Endometriosis treatments don’t always require a prescription from your doctor or a trip to the drugstore. A few home remedies and alternative treatments might also help relieve pain.
- Heat. When cramps get intense, put a heating pad on your belly or take a warm bath. The heat will relax muscles in your pelvis, which can ease painful cramps.
- Acupuncture. Although research on acupuncture for endometriosis is still limited, have shown that the practice of stimulating pressure points around the body with fine needles eases endometriosis pain.
- Exercise. When you’re in pain, the last thing you might want to do is go for a run or take a spin class. Yet exercise might be just the thing to ease your pain. When you work out, your body releases natural painkillers called endorphins. Plus, exercising regularly lowers the amount of estrogen in your body — just like the hormonal medicines your doctor prescribes to treat your endometriosis.
When surgery should be on your radar
At some point, the pain might become too intense for medicines and other conservative treatments to cut through. That’s when you need to have a discussion with your doctor about surgery.
The most conservative surgical treatment removes just the endometrial tissue from your abdomen — along with any scar tissue that’s formed. When surgeons perform this procedure through tiny incisions, it’s called laparoscopy.
More than 80 percent of women who have endometriosis surgery find relief from pain. That relief can be dramatic. However, the pain might come back a few months later. Between 40 and 80 percent of women develop pain again within two years of having surgery. One way to prolong your pain-free time is to start on hormone therapy after your surgery.
As a last resort when conservative surgery isn’t enough, doctors can perform a hysterectomy — removing the uterus, and possibly the cervix, ovaries, and fallopian tubes. Removing your ovaries will stop estrogen production and prevent any more endometrial tissue from depositing. But even a hysterectomy won’t cure endometriosis if the surgeon doesn’t remove all of the tissue that’s already deposited.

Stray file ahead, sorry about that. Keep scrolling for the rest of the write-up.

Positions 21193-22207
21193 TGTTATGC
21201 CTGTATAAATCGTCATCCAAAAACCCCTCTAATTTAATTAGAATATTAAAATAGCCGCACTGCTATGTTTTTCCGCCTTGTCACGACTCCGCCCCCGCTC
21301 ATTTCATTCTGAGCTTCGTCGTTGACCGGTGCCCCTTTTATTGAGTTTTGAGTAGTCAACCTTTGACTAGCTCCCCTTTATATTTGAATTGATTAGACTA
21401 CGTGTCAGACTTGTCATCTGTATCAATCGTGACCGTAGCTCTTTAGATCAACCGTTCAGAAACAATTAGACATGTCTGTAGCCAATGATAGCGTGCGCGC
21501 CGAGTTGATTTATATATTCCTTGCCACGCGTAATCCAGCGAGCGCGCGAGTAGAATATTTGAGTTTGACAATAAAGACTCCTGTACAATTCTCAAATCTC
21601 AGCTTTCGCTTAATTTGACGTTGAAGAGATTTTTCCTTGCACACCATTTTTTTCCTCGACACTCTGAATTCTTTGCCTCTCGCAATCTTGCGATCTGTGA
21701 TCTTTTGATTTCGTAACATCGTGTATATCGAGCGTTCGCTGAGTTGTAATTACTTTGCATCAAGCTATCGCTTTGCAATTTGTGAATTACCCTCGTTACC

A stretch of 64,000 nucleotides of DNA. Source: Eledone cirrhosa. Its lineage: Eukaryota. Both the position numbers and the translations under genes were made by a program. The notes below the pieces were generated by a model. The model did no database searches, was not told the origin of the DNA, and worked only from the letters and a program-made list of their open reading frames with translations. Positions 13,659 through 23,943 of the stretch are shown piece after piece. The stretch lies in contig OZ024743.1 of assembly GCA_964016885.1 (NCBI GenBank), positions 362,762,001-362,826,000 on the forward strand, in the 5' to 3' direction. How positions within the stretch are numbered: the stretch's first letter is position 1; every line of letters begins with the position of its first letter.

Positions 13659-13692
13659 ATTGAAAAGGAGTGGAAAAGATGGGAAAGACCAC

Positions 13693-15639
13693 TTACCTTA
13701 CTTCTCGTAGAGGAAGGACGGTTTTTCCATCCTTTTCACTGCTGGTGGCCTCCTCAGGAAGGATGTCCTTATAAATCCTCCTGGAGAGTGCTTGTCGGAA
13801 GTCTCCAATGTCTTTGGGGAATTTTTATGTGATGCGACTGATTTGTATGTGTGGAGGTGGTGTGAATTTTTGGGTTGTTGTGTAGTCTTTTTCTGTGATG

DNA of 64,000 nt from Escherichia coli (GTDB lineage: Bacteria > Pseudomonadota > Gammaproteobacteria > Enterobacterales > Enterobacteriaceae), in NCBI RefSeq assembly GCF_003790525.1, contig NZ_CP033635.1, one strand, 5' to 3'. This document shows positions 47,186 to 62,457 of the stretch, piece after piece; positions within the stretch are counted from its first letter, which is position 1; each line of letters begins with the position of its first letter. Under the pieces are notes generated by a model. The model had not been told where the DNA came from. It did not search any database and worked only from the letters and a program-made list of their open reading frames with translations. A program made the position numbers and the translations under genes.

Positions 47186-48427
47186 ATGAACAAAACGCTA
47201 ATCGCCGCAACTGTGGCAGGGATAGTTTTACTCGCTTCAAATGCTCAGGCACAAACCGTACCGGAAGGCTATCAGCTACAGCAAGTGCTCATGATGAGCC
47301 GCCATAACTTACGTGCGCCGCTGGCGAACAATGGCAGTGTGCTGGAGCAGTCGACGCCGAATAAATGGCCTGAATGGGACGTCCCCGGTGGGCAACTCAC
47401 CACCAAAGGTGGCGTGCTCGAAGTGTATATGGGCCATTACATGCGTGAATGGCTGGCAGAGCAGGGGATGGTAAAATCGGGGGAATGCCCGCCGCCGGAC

Having a hysterectomy is a big decision. After this surgery, you won’t be able to get pregnant. Before you agree to the procedure, make sure you fully understand the benefits and repercussions.
Talking to your doctor
Having a conversation about your reproductive health might not be easy, but it’s necessary. Your doctor can’t prescribe treatments to relieve pain that they don’t know about. If endometriosis is causing you pain, see your doctor to get help.
Be open and honest with your doctor about how you feel. Try to describe your pain in as much detail as possible. Keeping a journal can help you explain what you’re experiencing. Write down when you hurt, what it feels like (stabbing, burning, shock-like), and what you were doing (for example, exercising) when it started. Your notes can help your doctor pinpoint the source of your pain and find the right treatment for you.
If you start on one medicine and it’s not helping, that’s also information you need to share with your doctor. Don’t settle for subpar pain relief. An effective treatment is out there for you. It just might take a few tries for you to find it. And if your doctor isn’t offering any solutions, consider looking for a new doctor.